Doping controls and TUEs
One of Anti-Doping Norway’s main tasks is the planning, implementation and results management of doping controls.
Knowledge about the sports and risk assessments is imperative in order to plan and conduct efficient doping controls. Anti-Doping Norway collaborates with several laboratories, anti-doping organisations and other instances on a national and international level in order to gain more knowledge and join efforts in the global fight against doping.
Anti-Doping Norway has a pool of approx. 60-70 doping control officers covering the whole country. They are well trained and many have extensive experience in conducting doping controls, both nationally and internationally. They have close contact with the local sporting community where they live, which is of great assistance when planning and conducting doping controls and implementing education activities.
Anti-Doping Norway’s national testing programme includes top-level athletes in our national registered Testing Pool, other national top-level athletes, as well as athletes on a lower performance level such as masters or recreational athletes. We also emphasize the inclusion of young talents in our national doping control program. In this case, the deterrence effect is crucial. Our goal is that no one shall show up on a national team in a risk sport without having been tested previously.
For athletes in the registered testing pool and other national top-level athletes, the test distribution plan is based on a thorough risk assessment, blood profiles, and other investigative information. Different test strategies are developed for different sports, and on this level most of the tests are conducted out of competition. Anti-Doping Norway’s involvement in the development of Athlete Biological Passports has been significant, as we realize that indirect methods for the detection of prohibited substances are becoming as important as direct methods. All tests conducted by Anti-Doping Norway are no advance notice tests.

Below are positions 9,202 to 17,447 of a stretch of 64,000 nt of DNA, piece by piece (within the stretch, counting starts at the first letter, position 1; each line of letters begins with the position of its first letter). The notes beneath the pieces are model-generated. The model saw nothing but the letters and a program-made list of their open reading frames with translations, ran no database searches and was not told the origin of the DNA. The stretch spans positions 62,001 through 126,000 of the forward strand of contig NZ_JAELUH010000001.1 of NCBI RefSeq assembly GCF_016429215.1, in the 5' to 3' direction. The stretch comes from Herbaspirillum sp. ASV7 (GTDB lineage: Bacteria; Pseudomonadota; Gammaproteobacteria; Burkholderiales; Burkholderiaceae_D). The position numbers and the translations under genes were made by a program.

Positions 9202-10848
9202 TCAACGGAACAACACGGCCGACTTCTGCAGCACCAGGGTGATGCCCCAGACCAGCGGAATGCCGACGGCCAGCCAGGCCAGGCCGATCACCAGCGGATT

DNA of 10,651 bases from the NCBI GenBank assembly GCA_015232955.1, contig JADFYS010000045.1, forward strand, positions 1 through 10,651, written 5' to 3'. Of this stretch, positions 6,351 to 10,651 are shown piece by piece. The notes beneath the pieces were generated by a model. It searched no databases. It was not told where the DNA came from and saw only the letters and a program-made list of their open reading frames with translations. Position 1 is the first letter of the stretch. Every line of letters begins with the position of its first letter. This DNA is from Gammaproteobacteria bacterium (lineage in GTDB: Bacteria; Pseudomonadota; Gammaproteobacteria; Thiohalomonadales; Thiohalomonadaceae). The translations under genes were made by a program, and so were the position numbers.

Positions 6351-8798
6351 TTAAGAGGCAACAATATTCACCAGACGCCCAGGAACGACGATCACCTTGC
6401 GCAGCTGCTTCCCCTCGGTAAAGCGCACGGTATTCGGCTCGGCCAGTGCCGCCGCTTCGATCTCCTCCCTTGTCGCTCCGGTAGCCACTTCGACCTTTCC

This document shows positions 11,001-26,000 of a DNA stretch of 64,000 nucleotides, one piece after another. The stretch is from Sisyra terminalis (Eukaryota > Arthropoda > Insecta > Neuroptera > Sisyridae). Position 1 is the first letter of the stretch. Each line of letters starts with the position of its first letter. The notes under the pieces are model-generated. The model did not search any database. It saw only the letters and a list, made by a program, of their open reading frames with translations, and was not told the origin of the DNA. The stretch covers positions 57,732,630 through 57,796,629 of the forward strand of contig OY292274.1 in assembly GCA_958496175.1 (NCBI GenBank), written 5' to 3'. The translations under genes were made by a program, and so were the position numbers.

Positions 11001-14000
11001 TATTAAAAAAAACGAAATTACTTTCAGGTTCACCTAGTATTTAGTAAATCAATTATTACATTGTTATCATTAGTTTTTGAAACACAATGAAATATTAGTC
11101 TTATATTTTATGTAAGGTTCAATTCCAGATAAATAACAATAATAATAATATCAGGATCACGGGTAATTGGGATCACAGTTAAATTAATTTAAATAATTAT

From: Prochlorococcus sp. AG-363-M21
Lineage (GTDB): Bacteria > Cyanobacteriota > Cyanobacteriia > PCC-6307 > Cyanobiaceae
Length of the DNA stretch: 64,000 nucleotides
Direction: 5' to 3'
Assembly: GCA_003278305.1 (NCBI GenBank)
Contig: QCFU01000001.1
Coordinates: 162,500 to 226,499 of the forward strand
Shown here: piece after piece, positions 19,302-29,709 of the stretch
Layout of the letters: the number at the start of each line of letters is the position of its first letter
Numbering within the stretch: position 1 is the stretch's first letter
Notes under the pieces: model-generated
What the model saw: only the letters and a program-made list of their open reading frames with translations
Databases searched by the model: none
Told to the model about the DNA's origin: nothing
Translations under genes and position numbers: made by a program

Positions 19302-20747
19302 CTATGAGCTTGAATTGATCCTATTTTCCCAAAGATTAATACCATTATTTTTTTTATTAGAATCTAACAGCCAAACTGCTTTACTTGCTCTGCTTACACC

Most samples are taken from athletes competing at a high level and in the high risk sports where doping clearly is performance-enhancing. We also take samples of athletes who compete at a lower level, but primarily to deter and prevent drug abuse.
Anti-Doping Norway takes between 2000-3000 doping samples of Norwegian athletes a year. Between 10-15 athletes are banned for a doping offence a year. This proves that doping controls are an important tool to detect doping. At the same time, doping controls shall have a deterrent and preventive effect.
Some doping substances or methods can only be revealed in a short time window, therefore it is imperative to carry out controls at the right time. The World Anti-Doping Agency (WADA) has through its international regulations set strict requirements for all international top athletes when it comes to reporting whereabouts. Norwegian athletes competing at international level are part of the RTP, Registered Testing Pool. These athletes must follow the rules by reporting their whereabouts for every day of the year. This contributes in strengthening their own and the sport's credibility.
Anti-Doping Norway receives mission requests from other organizations on a regular basis. We carry out doping controls in Norway and abroad on behalf of other organisations, such as WADA and international federations.
Therapeutic Use Exemptions (TUE)
It may happen that an athlete needs to use a substance or method on the prohibited list because of a legitimate medical condition. In order for all athletes to do sports and participate in fair competition under equal conditions, rules have been developed for the use of methods or substances on the prohibited list but needed for the treatment of a legitimate medical condition.
In Norway, athletes have been categorised into three groups:
International top-level athletes
National top-level athletes
All other athletes member of the NOC
The requirements for TUEs differ according to which group one belongs to.
The Norwegian rules for exemptions apply to all members of the NOC and related units, and are in accordance with WADA’s international rules for TUEs.